FILE: Markus Potzel, Acting Secretary-General’s Special Representative for Afghanistan.

KABUL, Afghanistan – The United Nations Assistance Mission in Afghanistan (UNAMA) released a report Wednesday, outlining the human rights situation in Afghanistan since the Taliban takeover last August.

The report summarizes UNAMA’s findings with regards to the protection of civilians, extrajudicial killings, torture and ill-treatment, arbitrary arrests and detentions, the rights of women and girls in Afghanistan, fundamental freedoms and the situation in places of detention.

Despite a significant reduction in armed conflict, UNAMA recorded 2106 civilian casualties between mid-August 2021 and mid-June 2022. The majority of civilian casualties were attributed to targeted attacks by the ISIL against ethnic and religious minority communities.

“It is beyond time for all Afghans to be able to live in peace and rebuild their lives after 20 years of armed conflict,” said Markus Potzel, Acting Secretary-General’s Special Representative for Afghanistan. “Our monitoring reveals that despite the improved security situation since 15 August, the people of Afghanistan, in particular women and girls, are deprived of the full enjoyment of their human rights.”

While the Taliban leadership have taken some steps seemingly aimed at the protection and promotion of human rights, including amnesty for former government officials and security force members, they bear responsibility for a broad range of human rights violations, according to the findings.

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The erosion of women’s rights has been one of the most notable aspects of the de facto administration, where women and girls have particularly been restricted from obtaining education and living a normal public life in the country.

“The education and participation of women and girls in public life is fundamental to any modern society. The relegation of women and girls to the home denies Afghanistan the benefit of the significant contributions they have to offer. Education for all is not only a basic human right, it is the key to progress and development of a nation,” said the UN envoy.

But the Islamic Emirate spokesman Zabiullah Mujahid, defying the latest findings by the UNAMA, said the report is “inaccurate” and there are no extrajudicial killings, as TOLOnews reported. If anyone commits such, they will be punished based on Sharia law, calling the report a “propaganda.”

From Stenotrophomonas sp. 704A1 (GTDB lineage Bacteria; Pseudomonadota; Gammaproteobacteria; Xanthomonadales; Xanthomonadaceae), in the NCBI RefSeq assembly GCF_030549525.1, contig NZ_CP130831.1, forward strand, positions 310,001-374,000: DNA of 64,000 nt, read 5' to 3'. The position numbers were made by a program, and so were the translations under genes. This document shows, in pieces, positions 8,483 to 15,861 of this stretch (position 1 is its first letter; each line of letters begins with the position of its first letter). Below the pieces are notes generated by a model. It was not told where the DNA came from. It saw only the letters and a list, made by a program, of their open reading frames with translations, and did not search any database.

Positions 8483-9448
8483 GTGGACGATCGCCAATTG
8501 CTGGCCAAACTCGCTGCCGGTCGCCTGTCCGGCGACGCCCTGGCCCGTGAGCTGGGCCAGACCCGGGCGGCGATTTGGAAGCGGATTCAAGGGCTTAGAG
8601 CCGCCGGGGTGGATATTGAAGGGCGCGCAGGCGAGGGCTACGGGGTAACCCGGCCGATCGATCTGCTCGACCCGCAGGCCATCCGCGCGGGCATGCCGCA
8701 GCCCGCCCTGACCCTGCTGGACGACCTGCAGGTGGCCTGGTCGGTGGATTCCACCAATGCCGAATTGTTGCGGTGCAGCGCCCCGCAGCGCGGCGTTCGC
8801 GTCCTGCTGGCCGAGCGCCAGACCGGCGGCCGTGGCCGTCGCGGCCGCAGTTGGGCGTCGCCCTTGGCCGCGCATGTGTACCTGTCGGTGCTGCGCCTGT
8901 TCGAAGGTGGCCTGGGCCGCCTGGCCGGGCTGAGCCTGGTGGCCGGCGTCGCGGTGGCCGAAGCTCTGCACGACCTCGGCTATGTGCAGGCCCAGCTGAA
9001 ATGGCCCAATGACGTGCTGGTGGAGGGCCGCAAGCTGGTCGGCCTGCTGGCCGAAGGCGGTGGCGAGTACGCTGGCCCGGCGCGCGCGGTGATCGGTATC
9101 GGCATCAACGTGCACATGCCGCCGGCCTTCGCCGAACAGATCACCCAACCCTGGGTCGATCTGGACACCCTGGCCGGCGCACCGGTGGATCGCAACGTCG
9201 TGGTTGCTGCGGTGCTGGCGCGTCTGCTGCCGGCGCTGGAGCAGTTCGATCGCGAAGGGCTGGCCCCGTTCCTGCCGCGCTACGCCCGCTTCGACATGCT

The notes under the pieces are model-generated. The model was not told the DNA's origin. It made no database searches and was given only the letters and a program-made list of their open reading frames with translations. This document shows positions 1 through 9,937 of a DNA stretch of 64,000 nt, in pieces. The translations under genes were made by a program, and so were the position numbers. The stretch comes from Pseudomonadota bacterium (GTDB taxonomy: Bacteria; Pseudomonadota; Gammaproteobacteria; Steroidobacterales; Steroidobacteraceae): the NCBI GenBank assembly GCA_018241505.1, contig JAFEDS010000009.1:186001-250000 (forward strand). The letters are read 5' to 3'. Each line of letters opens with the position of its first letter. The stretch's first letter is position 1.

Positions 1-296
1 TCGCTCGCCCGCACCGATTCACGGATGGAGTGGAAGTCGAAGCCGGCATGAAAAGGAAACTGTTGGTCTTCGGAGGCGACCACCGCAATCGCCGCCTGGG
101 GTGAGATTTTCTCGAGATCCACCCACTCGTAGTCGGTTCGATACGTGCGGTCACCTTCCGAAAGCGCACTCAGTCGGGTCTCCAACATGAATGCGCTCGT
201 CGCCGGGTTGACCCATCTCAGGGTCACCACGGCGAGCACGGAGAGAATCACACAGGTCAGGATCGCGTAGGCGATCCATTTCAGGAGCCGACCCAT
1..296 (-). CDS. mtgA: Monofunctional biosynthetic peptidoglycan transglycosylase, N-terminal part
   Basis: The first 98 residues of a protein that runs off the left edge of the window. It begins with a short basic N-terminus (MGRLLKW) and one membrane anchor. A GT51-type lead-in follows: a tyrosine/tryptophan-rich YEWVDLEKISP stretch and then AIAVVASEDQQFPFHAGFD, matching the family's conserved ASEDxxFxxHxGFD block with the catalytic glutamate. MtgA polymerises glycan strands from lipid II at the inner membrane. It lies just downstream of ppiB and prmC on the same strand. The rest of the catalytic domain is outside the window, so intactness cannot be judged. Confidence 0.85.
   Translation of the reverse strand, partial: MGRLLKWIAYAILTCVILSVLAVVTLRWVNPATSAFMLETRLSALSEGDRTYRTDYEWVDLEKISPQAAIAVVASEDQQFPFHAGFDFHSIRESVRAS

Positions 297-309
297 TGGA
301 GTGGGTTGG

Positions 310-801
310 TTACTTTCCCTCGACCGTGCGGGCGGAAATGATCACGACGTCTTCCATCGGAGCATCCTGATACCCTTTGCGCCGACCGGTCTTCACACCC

UNAMA’s Key Findings for the Period 15 August 2021 – 15 June 2022:

  • 2106 civilian casualties (700 killed, 1406 wounded) predominantly caused by improvised explosive device (IED) attacks attributed to ISIL-KP and unexploded ordnance (UXO). 
  • 160 extrajudicial killings, 178 arbitrary arrests and detentions, 23 instances of incommunicado detention and 56 instances of torture and ill-treatment of former ANDSF and government officials carried out by the de facto authorities.
  • 59 extrajudicial killings, 22 arbitrary arrests and detentions and 7 incidents of torture and ill-treatment by the de facto authorities of individuals accused of affiliation with self-identified “Islamic State in Iraq and the Levant – Khorasan Province”.
  • 18 extrajudicial killings, 54 instances of torture and ill-treatment and 113 instances of arbitrary arrest and detention and 23 cases of incommunicado detention of individuals accused of affiliation with self-identified “National Resistance Front”. 
  • 217 instances of cruel, inhuman and degrading punishments carried out by the de facto authorities since 15 August 2021
  • 118 instances of excessive use of force by the de facto authorities between 15 August 2021 and 15 June 2022.
  • Human rights violations affecting 173 journalists and media workers, 163 of which were attributed to the de facto authorities. Among these were 122 instances of arbitrary arrest and detention, 58 instances of ill-treatment, 33 instances of threats and intimidation and 12 instances of incommunicado detention. Six journalists were also killed during the period (five by self-identified Islamic State in Iraq and the Levant – Khorasan Province, one by unknown perpetrators).
  • Human rights violations affecting 65 human rights defenders, 64 of which were attributed to the de facto authorities. Among these were 47 arbitrary arrests, 17 cases of incommunicado detention, 10 cases of ill-treatment and 17 cases of threats and intimidation.

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